Sticking to the quarter-to-date, Union Pacific really had some service issues earlier in the year related to supply chain and labor, and then fuel obviously a bit, because fuel costs went up. But you know, appears that we've bottomed in 2Q and things are continuing to improve, and they actually just reported their second quarter this morning, and that message seems pretty clear.

For Spirit, They pushed out their ramp-up of 737s, but then that's been pushed out into 2023. Aptiv is the one that's been impacted by near-term supply chain issues, and longer-term, some demand concerns, if the consumer is weakening. And that's been one of the bottom contributors year-to-date, so I'll pass it back to you, Shawn.

Shawn Eubanks: Thanks Nael. Larry, maybe I can have you talk about the new and liquidated positions in the quarter.

Larry Cordisco: Thanks, Shawn. During the quarter, we were able to pick up some new names at attractive valuations. And as John mentioned, we're seeing an increasing number of industry leaders that are falling into this category, so we have been sharpening our pencils quite a bit recently. Generac, it's a home generator business that benefits from a desire to secure an energy source that's off the electrical grid, so this benefits from work-from-home desires, global warming and fires and hurricanes, where energy sources, because of weather concerns, are a little less reliable. It's absolutely the leader in this business, and it has, I think, a long-term tailwind in this, and we expect earnings to continue to grow.

IBM is a well-known company. It's in the process of engineering a significant transformation. The company is very well-positioned to serve large enterprises as they try to manage multi-cloud and hybrid cloud environments. Managing these multi-cloud environments has become very expensive over the last couple years. And IBM's ownership of Red Hat, an enterprise software company that's a data center operating system, positions the company extremely well. We think the 5% dividend should provide a "margin of safety" as well.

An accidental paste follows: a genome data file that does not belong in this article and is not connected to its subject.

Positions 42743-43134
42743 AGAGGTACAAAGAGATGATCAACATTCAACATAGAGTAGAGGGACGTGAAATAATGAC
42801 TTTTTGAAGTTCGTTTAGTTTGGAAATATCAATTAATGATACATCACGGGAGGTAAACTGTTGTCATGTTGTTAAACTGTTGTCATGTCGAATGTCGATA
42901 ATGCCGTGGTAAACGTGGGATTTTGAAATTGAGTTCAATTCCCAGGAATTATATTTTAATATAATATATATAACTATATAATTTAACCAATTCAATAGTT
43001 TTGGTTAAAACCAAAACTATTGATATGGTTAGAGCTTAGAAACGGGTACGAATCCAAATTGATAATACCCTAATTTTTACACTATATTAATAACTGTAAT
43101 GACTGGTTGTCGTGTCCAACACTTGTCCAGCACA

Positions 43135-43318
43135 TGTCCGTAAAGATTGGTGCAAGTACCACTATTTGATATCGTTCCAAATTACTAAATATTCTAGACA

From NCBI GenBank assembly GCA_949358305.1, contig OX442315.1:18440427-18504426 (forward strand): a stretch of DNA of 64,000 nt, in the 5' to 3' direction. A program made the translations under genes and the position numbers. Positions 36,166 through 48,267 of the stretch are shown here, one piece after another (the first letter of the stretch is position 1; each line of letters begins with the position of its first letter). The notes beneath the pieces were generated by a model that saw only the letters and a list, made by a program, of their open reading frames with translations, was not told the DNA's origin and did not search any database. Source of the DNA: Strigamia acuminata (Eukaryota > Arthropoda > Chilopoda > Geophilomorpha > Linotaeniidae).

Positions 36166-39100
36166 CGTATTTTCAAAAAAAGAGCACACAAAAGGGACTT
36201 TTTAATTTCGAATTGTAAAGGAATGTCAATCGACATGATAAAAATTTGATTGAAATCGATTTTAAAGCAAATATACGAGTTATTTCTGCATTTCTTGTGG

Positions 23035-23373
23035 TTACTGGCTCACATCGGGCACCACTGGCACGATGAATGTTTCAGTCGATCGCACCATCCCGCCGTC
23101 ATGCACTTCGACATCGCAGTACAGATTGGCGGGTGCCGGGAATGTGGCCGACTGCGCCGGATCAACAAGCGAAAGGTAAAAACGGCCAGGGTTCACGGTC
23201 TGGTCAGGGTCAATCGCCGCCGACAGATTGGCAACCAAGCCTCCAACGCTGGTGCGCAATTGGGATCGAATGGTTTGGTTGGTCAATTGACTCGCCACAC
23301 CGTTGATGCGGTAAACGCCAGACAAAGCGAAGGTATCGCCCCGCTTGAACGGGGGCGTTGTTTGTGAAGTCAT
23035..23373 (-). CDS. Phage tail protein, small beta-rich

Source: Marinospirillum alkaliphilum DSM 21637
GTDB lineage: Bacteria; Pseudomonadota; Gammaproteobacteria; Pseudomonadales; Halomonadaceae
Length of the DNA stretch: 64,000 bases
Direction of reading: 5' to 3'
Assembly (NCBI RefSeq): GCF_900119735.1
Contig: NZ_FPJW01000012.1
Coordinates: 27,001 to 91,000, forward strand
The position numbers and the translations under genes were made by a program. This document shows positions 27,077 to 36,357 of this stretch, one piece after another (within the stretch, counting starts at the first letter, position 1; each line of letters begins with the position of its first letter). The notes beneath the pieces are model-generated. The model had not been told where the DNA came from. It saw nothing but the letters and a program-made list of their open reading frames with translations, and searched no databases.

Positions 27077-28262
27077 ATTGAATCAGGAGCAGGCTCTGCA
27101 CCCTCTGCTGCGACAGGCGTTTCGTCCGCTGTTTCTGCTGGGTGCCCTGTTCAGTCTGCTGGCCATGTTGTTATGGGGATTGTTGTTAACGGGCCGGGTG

And Lamar is one of the largest outdoor advertising companies in the United States. It's geographically positioned to benefit from the long-term migration patterns we've seen to Sunbelt areas and is in the process operationally, and this has been going on for a number of years, of converting its billboards from the more traditional format that we all are accustomed to seeing to digital formats that are becoming more and more common. And they're able to monetize those digital formats at a much higher rate. Historically, outdoor advertising has proven to be one of the more recession-resistant areas of advertising, and the stock pays a 5% dividend. So again, it's the type of valuation that we think provides a very solid "margin of safety" for the company.

When you look at our activity during the quarter where we trim names, there's really three categories that are very common. Either the valuations were higher than we were comfortable with, especially in a rising interest rate and Fed-tightening environment. The names were more cyclical than we wanted as the economy was slowing, or there was just some nit with the business model. You know, Bright Horizons is one of those where we found the business model maybe to be a little less durable than we wanted, so we moved on from those types of companies.